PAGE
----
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What is the difference between raster engraving and vector cutting?

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asked Mar 22, 2017 by jimmit (3,660 points)
What is the difference between raster engraving and vector cutting?

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answered Aug 27, 2017 by jimmit (3,660 points)
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You probably know that cutting involves lasing completely through a material while engraving involves only lasing on the surface, or a depth less than the thickness of the material.

There are two types of graphic files: raster images and vector images.  A raster image stores a picture as a series of dots, or pixels.  A vector image stores a picture as a series of instructions for how to draw the image.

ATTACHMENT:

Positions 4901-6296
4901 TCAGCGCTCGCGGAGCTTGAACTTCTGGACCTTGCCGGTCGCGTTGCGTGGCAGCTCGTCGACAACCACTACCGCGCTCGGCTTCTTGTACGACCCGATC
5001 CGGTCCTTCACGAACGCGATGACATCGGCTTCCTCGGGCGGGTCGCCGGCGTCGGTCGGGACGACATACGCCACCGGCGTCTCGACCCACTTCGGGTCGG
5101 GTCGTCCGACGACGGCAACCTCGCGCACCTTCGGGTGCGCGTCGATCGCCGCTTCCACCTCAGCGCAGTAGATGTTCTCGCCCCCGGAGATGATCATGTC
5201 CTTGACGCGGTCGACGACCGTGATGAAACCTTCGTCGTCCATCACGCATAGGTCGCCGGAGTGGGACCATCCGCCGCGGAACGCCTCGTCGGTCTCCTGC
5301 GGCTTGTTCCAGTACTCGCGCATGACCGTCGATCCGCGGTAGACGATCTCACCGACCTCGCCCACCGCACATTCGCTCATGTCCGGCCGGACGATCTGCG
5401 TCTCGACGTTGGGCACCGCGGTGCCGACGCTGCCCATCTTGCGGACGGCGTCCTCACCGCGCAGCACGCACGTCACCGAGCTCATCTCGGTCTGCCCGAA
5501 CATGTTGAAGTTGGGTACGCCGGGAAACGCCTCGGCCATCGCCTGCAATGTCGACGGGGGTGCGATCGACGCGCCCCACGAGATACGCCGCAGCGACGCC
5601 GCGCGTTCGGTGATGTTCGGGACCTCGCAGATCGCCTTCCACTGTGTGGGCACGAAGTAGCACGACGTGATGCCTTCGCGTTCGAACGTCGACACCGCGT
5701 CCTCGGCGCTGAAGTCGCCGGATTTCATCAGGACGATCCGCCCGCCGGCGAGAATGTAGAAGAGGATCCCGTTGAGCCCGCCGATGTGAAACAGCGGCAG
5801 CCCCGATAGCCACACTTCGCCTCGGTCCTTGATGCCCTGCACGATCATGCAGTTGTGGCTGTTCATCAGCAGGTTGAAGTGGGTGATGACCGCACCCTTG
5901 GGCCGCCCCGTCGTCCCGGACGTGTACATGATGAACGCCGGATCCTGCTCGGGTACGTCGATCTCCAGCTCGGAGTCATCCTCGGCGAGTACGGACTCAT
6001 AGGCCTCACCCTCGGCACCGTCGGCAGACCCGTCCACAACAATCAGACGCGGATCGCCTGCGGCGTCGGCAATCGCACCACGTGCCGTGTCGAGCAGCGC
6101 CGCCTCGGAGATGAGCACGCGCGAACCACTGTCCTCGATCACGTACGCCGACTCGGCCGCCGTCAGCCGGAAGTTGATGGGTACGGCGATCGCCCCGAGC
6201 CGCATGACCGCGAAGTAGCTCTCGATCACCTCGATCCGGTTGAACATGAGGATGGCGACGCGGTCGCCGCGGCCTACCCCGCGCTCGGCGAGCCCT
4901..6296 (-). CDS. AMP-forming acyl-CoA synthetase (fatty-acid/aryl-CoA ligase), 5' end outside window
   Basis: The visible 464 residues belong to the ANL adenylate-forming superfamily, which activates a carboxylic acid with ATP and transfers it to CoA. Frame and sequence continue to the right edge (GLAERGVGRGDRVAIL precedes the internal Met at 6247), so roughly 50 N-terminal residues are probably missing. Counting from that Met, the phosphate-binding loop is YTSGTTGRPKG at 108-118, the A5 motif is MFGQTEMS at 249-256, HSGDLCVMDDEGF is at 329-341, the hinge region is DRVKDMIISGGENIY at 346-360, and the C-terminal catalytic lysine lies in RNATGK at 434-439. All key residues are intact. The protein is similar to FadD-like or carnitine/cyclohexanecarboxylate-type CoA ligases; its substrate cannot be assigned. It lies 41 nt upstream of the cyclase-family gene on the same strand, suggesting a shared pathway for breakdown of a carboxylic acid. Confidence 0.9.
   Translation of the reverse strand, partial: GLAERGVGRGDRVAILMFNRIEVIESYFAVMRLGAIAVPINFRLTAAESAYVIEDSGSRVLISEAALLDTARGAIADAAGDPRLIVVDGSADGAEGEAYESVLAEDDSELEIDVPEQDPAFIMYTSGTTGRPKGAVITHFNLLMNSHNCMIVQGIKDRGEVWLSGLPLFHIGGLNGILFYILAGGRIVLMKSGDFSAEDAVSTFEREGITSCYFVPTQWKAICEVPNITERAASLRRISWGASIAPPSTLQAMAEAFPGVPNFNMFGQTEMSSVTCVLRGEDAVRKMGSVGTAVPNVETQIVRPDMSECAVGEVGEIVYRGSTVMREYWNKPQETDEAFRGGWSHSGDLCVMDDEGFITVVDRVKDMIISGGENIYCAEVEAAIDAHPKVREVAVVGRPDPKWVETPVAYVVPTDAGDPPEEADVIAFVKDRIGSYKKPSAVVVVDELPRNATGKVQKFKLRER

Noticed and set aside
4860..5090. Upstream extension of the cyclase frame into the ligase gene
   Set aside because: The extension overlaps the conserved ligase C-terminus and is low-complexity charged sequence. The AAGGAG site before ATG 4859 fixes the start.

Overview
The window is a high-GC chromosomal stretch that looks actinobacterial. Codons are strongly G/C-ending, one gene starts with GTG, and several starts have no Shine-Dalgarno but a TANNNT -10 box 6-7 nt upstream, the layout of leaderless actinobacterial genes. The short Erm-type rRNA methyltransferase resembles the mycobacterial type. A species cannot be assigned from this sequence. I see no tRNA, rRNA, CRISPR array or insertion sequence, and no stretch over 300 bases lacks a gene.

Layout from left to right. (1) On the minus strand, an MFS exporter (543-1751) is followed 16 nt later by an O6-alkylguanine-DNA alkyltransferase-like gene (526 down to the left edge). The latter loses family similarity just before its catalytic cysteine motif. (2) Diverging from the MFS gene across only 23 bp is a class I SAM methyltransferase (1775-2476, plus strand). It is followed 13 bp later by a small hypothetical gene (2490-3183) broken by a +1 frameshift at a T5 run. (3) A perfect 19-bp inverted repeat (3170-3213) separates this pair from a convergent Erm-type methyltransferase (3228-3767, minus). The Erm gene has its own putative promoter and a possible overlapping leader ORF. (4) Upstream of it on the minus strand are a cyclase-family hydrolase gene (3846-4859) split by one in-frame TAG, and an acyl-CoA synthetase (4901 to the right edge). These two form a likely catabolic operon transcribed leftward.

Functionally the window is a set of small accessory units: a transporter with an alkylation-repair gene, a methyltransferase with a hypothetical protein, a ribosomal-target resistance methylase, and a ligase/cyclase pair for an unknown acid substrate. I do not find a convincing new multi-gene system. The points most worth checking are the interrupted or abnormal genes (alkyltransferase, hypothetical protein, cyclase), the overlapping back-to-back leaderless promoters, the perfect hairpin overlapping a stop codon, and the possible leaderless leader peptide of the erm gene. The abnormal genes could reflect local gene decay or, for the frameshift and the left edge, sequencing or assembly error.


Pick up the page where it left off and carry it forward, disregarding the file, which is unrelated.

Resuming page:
Vector images can easily be scaled to any size since the software can simply take the instructions in the vector file and scale all of the instructions for drawing the shapes by the same amount.  A raster image on the other hand, can usually scale down ok but has trouble scaling up because it effectively is only making the pixels bigger.  You can try zooming in on a photo in a paint program to see this effect.

For laser cutting, the laser cutter software is able to tell the machine to follow the path of shapes in a vector image but it cannot tell it to follow shapes in a raster image since the raster image does not contain information on the shapes, it's simply a grid of pixels.  For this reason, vectors are good for both cutting and engraving operations but raster images are only good for engraving.

Some common formats for vectors: .dxf, .svg, .ai, .wmi, .wmf

Some common formats for rasters: .bmp, .jpg, .png, .gif
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